My oldest daughter is no stranger to random acts of kindness. If you don’t remember (or haven’t read about) her lemonade stand, check it out here.
But she’s at it again.
Yesterday she saw something online that prompted her to action. As you can see in the picture, she created one of those flyers that I first saw on the bulletin boards at San Diego State University when I was a student there in the late 80’s.
Typically, they were advertisements for used schoolbooks, fitness programs, babysitting, or other goods and services that the students were offering. To respond you would simply rip off one of those little tear-y things and call the number.
But as it turns out, responding to my daughter’s flyer is a whole different ballgame.
The entire text of the flyer says “TAKE WHAT YOU NEED.”
And the little tear-y things have words like “inspiration,” “beauty,” “honesty,” and “forgiveness.”
We then drove around and hung the flyers from light posts and trees and mailboxes in the neighborhood.
We hung them by schools and shopping centers and bus stops.
Her (rather existential) goal was to have people rip off what they felt they needed in their life and, by taking that action, she hoped that it would somehow pour that quality or element into their life on a higher level or greater spiritual plane.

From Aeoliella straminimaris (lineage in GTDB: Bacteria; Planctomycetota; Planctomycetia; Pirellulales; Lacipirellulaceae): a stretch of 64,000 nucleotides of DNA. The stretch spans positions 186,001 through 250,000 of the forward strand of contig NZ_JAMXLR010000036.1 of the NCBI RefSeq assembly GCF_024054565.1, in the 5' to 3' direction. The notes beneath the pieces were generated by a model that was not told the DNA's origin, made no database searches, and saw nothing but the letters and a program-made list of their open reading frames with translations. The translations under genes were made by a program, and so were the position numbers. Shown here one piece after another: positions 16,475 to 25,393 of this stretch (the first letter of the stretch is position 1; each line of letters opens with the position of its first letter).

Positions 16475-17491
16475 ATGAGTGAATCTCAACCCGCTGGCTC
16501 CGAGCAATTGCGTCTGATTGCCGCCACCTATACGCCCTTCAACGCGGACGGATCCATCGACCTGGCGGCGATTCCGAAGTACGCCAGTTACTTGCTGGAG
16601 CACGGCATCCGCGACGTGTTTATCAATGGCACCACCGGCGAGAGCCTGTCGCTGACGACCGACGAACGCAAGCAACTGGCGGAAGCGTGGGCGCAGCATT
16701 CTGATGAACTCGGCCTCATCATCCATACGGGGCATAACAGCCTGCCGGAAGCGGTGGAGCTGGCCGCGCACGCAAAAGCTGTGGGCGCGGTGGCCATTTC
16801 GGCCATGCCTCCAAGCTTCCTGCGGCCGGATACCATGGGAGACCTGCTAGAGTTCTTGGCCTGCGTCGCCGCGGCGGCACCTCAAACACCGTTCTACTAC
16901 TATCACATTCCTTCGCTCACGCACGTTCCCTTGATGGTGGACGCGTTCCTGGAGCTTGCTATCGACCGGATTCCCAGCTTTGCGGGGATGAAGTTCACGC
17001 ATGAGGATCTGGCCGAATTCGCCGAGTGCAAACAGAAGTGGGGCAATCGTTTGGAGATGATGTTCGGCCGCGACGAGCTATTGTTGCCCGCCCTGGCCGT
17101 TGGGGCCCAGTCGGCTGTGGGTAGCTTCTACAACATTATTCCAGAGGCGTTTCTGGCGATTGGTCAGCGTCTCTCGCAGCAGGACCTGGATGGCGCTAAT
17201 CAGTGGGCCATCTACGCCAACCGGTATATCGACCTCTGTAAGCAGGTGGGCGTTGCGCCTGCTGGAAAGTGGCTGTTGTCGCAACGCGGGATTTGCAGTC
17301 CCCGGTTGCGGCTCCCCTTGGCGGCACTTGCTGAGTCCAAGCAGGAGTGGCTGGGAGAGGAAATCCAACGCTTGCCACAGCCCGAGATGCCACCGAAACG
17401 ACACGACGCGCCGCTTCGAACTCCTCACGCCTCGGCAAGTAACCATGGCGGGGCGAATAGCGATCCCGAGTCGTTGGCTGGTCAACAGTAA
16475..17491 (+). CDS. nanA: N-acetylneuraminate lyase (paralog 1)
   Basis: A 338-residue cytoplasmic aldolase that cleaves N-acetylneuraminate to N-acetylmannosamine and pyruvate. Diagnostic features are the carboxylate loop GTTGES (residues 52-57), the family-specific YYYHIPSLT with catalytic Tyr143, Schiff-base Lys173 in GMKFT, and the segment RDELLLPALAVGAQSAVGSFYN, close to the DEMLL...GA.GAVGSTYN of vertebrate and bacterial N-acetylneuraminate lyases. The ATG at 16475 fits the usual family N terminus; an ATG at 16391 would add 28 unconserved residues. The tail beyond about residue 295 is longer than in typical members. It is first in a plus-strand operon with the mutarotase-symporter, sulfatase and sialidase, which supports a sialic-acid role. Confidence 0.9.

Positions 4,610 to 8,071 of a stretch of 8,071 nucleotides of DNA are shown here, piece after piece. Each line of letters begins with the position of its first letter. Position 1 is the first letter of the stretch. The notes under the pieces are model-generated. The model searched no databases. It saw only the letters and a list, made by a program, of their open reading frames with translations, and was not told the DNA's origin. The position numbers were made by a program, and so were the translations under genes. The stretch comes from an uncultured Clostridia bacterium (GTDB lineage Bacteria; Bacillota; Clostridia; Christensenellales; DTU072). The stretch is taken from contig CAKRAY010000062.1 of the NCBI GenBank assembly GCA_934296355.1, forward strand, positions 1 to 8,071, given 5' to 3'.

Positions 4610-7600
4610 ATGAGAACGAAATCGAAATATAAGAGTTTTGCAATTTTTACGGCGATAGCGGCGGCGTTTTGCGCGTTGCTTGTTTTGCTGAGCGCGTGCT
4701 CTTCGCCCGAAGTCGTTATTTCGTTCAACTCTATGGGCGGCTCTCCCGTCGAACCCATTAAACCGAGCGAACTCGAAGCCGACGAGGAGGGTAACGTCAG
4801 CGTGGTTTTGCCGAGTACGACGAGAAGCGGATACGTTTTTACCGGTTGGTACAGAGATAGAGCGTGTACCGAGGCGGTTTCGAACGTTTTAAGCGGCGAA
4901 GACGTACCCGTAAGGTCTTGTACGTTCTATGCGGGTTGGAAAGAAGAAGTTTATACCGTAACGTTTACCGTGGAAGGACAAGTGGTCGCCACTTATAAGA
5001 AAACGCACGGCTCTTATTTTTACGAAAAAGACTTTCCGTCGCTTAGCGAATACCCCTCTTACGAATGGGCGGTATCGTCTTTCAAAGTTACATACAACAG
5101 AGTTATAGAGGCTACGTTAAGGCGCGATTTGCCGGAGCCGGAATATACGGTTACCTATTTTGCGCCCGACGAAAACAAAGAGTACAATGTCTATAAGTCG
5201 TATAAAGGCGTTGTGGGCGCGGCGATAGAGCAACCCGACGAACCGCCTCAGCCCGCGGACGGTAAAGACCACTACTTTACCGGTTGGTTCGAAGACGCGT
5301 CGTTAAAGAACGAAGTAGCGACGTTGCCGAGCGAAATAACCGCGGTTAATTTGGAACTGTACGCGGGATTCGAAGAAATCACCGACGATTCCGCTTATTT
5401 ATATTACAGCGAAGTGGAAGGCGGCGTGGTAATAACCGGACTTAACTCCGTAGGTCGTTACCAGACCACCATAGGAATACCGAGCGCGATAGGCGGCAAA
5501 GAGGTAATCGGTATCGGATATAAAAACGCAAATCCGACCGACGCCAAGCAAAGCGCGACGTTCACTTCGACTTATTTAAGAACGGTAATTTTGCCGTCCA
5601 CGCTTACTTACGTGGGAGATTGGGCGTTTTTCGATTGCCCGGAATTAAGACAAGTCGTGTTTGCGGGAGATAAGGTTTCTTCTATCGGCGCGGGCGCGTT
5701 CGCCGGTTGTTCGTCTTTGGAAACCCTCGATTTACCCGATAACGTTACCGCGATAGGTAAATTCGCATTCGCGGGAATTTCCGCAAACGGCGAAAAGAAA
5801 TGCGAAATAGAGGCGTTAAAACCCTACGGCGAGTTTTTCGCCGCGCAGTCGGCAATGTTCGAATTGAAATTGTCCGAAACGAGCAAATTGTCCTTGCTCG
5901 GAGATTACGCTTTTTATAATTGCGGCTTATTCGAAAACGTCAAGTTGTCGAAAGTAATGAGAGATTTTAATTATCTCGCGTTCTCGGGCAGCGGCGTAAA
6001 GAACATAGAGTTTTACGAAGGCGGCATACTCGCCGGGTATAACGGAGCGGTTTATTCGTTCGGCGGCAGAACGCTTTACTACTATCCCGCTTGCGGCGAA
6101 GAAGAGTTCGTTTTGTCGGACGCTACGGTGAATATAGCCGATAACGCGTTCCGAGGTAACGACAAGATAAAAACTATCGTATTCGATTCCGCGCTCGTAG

Okay, we didn’t officially talk about it. But that’s my guess.
But it got me thinking. . .
What if she’s right?
What if we met someone and said, “Take what you need?”
What if we offered love or kindness or discernment or freedom or wonder or health or adventure to the people in our lives?
What if we could figure out what people needed most and weren’t afraid to offer it to them?
What if we were INTENTIONAL about helping people get what they needed WITHOUT them having to rip or tear a single thing?
I’m always proud of my daughters, but I am most proud at moments like this when they instruct me in ways that make me a better person.
For the record, I tore off the word “peace.”
What would you choose?
Figure it out. Then take what you need. TZT